Why Mortgage Disclosures Don't Work
I began my career during the real estate boom of the early 2000s. Finding work as a real estate attorney simply required knowing one or two realtors. The deals were everywhere.
As we now know, that didn't last. One of the major reasons why is that banks were lending money to people who had no business taking out loans or who had provided no documentation demonstrating that the loan could be repaid.
In no small part, this practice led to the utter collapse of the mortgage industry and our nation's economy.
In the wake of the economy's collapse, the Consumer Financial Protection Bureau was formed. Its mission is to protect consumers in ways that other federal regulators have been unable or unwilling to pursue. As part of its mission the CFPB has revamped the disclosure forms that borrowers receive at various points in the loan application process.
These forms are designed to make information about a mortgage easier to access and understand. Truth in Lending disclosures, Good Faith Estimates, and the HUD-1 closing statement have all been revamped.
But do these documents have any real effect? According to a study published in the Yale Law Journal Online, they might not.
The study utilized the 2010 HUD-1 and TILA disclosure forms and eye-tracking technology to determine whether the improved forms truly affected a consumer's ability to understand the features of a loan. Study participants were asked to review documents as if they were borrowers taking out a loan. They were then asked questions related to the information on the forms. The eye-tracker was used to determine which portions of the disclosures were most attractive to the eyes of the test subjects.
Three sets of test subjects were tested. One set was provided with an adjustable rate loan's initial interest rate. The second set was given the initial monthly payment amount. The third set was engaged in conversation by the person administering the test while they were trying to read the forms.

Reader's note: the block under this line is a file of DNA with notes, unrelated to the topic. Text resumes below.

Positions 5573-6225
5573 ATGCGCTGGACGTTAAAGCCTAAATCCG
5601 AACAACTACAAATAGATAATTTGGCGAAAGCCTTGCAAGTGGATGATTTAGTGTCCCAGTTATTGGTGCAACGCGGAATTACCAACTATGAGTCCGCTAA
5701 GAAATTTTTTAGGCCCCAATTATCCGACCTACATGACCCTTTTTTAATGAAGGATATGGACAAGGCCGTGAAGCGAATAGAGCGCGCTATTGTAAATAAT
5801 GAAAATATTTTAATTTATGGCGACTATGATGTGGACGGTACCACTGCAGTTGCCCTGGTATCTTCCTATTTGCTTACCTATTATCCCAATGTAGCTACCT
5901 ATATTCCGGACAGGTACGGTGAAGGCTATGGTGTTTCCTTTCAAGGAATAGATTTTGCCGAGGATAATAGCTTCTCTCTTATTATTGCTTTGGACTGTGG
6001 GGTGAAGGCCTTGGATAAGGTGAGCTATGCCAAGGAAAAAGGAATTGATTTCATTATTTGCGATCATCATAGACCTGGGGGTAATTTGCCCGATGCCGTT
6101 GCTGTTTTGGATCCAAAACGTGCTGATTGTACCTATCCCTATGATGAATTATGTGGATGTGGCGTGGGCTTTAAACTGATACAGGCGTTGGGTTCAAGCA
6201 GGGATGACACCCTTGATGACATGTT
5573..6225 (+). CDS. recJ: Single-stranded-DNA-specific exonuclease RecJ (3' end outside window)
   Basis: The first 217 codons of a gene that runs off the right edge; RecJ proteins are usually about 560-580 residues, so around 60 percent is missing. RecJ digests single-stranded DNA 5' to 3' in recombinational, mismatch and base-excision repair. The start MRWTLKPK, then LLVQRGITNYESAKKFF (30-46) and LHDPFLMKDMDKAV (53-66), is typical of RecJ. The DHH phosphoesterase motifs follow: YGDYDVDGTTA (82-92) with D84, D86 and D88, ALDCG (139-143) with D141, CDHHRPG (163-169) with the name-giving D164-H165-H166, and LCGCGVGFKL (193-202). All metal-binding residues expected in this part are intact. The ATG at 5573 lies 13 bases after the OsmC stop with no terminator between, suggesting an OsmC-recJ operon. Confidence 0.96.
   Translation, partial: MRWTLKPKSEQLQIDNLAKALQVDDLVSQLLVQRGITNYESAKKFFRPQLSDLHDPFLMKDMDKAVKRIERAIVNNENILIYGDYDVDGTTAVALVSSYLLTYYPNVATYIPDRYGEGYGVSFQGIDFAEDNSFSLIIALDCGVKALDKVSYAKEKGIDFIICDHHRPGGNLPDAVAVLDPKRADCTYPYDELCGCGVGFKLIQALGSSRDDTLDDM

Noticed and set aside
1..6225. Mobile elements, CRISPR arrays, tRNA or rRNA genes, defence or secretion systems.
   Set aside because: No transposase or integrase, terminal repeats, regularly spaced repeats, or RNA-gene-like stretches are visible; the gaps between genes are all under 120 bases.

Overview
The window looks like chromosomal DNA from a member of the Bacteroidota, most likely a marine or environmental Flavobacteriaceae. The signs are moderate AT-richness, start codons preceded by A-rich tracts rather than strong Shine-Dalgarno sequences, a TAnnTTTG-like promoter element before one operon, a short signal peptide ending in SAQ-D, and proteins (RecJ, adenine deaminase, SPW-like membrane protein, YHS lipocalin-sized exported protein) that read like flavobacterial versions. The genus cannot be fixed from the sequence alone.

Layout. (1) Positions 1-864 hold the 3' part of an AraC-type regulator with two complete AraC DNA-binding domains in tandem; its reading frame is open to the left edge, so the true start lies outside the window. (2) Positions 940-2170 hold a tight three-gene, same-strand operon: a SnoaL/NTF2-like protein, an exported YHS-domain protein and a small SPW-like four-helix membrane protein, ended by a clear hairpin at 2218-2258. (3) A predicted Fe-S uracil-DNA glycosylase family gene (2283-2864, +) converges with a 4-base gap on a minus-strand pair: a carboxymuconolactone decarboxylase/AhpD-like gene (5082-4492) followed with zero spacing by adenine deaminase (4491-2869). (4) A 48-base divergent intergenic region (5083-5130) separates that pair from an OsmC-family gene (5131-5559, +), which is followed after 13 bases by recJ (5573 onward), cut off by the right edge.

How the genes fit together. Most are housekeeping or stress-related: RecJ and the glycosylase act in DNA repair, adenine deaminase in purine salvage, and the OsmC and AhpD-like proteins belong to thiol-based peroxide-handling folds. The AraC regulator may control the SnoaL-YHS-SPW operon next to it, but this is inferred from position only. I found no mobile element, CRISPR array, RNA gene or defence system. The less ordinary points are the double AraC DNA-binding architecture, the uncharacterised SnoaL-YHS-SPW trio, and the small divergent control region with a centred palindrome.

The results of the test were surprising. Subjects in the first two groups could readily recall the initial interest rate or monthly payment, but largely failed to acknowledge that the interest rate and monthly payment could adjust to a higher amount -- most thought it would remain the same or decrease. Based on the eye-tracking results, it appears that instead of reading the entire form, most test subjects scanned the form for numbers that confirmed the information that they already had. This phenomenon is known as confirmation bias.
The study also revealed that, even when using better-designed forms, if the researcher was distracting the subject via conversation, the subject failed to recognize bad loan terms. However, when the better-designed forms were read without distractions, subjects tended to notice that a loan had bad terms.
My take-away from these results is that while a well-designed disclosure form can make it easier to absorb information, consumers remain largely uninformed when it comes to what specific loan terms mean. Additionally, confirmation bias plays upon the power of suggestion. If a mortgage broker tells a borrower that the initial interest rate on an adjustable-rate loan is 4% without providing more information, that number remains fixed in the borrower's head.
The phenomenon is similar to how some people selectively listen to others. When someone makes a conditional statement (e.g. "I can mow your lawn, but I have to go grocery shopping first.") people tend to hear the positive portion but fail to retain the negative portion.
This is a big problem for people who are buying homes. Home loans are huge -- they are likely the most expensive loan product that a person will purchase. Understanding the terms of the loan BEFORE coming to the closing is essential. In order to ensure that you understand the terms of the loan that you are obtaining, it would be wise to have an attorney review the disclosure forms you receive from your mortgage broker.
This study also highlights the importance of having your attorney explain the entirety of your loan package to you at closing. It is in our nature to hear the positives and ignore the negatives. Having another person who is disinterested in your loan review the documents is a good thing. Mortgage brokers and other people who stand to profit from a transaction have a disincentive to provide accurate information about a loan's terms.
While we should expect that the law protects us from predatory lending practices, it is up to the individual to take the necessary precautions to protect himself from less-than-scrupulous lenders.